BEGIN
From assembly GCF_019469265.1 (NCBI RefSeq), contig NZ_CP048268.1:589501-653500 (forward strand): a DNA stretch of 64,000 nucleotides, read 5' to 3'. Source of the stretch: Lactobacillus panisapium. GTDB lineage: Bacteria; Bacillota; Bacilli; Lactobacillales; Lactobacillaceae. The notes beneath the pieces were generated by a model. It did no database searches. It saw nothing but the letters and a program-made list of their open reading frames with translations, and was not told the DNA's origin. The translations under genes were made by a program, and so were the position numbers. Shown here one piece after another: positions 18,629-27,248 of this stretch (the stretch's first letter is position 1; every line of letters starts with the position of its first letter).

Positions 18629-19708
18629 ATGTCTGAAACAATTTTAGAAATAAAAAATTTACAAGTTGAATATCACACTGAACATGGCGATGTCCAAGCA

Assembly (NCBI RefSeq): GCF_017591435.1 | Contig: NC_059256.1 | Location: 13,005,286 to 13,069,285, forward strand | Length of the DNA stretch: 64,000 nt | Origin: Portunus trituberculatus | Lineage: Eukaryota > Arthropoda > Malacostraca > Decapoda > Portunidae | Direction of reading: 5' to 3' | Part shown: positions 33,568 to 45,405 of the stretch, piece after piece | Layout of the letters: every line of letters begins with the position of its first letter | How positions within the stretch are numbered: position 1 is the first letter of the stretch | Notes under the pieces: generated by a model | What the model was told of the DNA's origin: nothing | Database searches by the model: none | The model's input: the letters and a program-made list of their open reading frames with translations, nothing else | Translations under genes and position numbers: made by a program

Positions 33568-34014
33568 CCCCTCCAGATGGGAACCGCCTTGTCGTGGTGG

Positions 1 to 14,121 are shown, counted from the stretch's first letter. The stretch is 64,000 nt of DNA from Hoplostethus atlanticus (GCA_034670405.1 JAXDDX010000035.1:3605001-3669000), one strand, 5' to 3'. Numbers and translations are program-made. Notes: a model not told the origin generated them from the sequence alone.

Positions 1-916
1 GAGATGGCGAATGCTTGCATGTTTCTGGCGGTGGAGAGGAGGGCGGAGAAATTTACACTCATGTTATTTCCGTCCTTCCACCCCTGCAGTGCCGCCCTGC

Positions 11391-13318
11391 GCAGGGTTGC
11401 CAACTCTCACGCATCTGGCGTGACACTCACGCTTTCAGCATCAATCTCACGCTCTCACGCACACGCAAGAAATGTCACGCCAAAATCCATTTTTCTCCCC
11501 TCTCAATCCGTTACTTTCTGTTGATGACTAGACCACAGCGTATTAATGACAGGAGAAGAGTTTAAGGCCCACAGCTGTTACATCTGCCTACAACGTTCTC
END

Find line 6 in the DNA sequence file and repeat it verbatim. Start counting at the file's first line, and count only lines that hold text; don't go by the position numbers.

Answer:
33568 CCCCTCCAGATGGGAACCGCCTTGTCGTGGTGG